R U Ok? Part 1

RUOK is a pretty simple message. Take a minute, change a life.

The R U OK? theme for 2018 is “You’ve Got what It Takes”. There are a number of factors that make this more complicated than it sounds.
First of all, are you in a place where you can truly hear someone’s response? We all enter a conversation with our own expectations and experiences – these shape the direction and depth of our conversations. If we are having a bad day, it can be hard to hear others’ stories of hardship too. If we feel sick or are in pain, part of our attention may be focused on the messages our body are giving us, rather than being fully engaged in the conversation. If we have deadlines and commitments our mind is focusing on, it’s easy to tune out. Sometimes we are worried or concerned about how we come across to the other person, so we invest energy and attention in maintaining a façade, halting genuine conversation and missing the signals that someone else isn’t doing so well. These might be times when we are just not ready to ask R U OK? – and we need to work on how to bring us to a place where we can really listen. Perhaps this is the time to sit back and reflect on what you need to bring those positive emotions through or perhaps it’s your time to reach out for help.
There are a number of warning signs that can indicate someone isn’t coping. These warning signs might be very general – they may not be their usual self, perhaps they aren’t out and about like normal, they might change their drinking habits or perhaps they are snappy or more emotional than usual. R U OK? is a suicide prevention initiative, whereby warning signs for suicide extend beyond those general signs to include indications that someone is thinking about suicide. This might include having conversations with themes of hopelessness, or that they are a burden to others. If you see signs that they are actively thinking about suicide, for example they are talking or writing about suicide, they start giving away possessions without good reason this may indicate that they are actively planning suicide. Sometimes it’s really hard for us to know whether they are signs of suicide without asking the person, “R U OK?”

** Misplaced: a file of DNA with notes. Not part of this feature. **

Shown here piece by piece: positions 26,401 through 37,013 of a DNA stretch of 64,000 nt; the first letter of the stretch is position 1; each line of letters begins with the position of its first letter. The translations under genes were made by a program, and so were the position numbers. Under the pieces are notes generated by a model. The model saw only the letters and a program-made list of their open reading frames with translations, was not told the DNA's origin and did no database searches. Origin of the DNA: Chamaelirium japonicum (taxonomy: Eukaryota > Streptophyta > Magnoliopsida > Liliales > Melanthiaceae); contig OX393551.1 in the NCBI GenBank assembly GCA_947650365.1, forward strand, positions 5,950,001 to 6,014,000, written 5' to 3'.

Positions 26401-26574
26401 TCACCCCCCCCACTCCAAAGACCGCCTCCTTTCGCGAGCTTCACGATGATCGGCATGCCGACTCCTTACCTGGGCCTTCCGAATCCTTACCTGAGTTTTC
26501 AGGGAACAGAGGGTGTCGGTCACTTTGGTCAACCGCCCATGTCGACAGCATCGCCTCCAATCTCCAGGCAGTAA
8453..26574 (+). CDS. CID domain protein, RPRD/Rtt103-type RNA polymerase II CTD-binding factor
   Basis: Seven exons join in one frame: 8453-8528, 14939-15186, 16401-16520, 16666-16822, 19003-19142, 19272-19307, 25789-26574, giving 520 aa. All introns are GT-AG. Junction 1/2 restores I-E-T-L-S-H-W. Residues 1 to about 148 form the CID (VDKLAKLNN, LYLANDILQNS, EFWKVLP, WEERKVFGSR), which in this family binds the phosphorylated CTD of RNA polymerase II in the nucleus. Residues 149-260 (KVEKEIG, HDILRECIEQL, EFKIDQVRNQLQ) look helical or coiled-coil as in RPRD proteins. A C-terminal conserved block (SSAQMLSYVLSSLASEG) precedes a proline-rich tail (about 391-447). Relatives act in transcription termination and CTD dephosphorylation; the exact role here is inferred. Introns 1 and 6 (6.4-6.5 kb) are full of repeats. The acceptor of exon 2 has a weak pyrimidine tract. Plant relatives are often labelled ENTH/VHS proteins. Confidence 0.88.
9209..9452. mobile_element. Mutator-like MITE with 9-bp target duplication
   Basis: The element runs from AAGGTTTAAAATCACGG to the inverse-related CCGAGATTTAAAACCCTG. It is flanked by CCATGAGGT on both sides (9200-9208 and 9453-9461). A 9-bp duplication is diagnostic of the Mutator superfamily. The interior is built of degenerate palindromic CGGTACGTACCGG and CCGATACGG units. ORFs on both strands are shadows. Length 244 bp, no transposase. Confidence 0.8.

How do we approach someone we are worried about? Should we just ask them? There are a few other things to consider, including, whether you (and they) have the time to have a genuine conversation? To take the time needed, make sure you choose a time when the person doesn’t seem rushed and you know you don’t have to cut the conversation short to rush off somewhere else. Equip yourself with resources to help your response (see Part 2!)
What happens if you feel really nervous? What if you’re worried that they will say, “you know what, I’m not OK” – What do I do then? This feeling may reflect a lack of confidence that you can make a difference. The truth is, you don’t have to have all the answers. You don’t have to fix their problems. You are supporting them to get help and letting them know that you care. This means listening without judgement and responding with compassion. Sounds easy right? And yet your heart is pounding, you feel hot and your mind starts racing? Easy tricks to remember are – start to take slow, deep breaths and exhale just as slowly. Make small comments that show you are truly listening, like “uh huh”, or you can explain in your own words that “that does sound difficult” or “I can understand why you are having a hard time”. These are simple gestures that show you are listening. Ask what their usual resources are and how you might link them in with people who can assist.
Sometimes listening is enough for someone to see they aren’t alone, that people care and it’s okay to ask for help. Other times, we need to actively direct that help seeking – and support someone getting the kind of help that will make a difference.
Once you’ve asked RUOK, equip yourself with resources to help your response.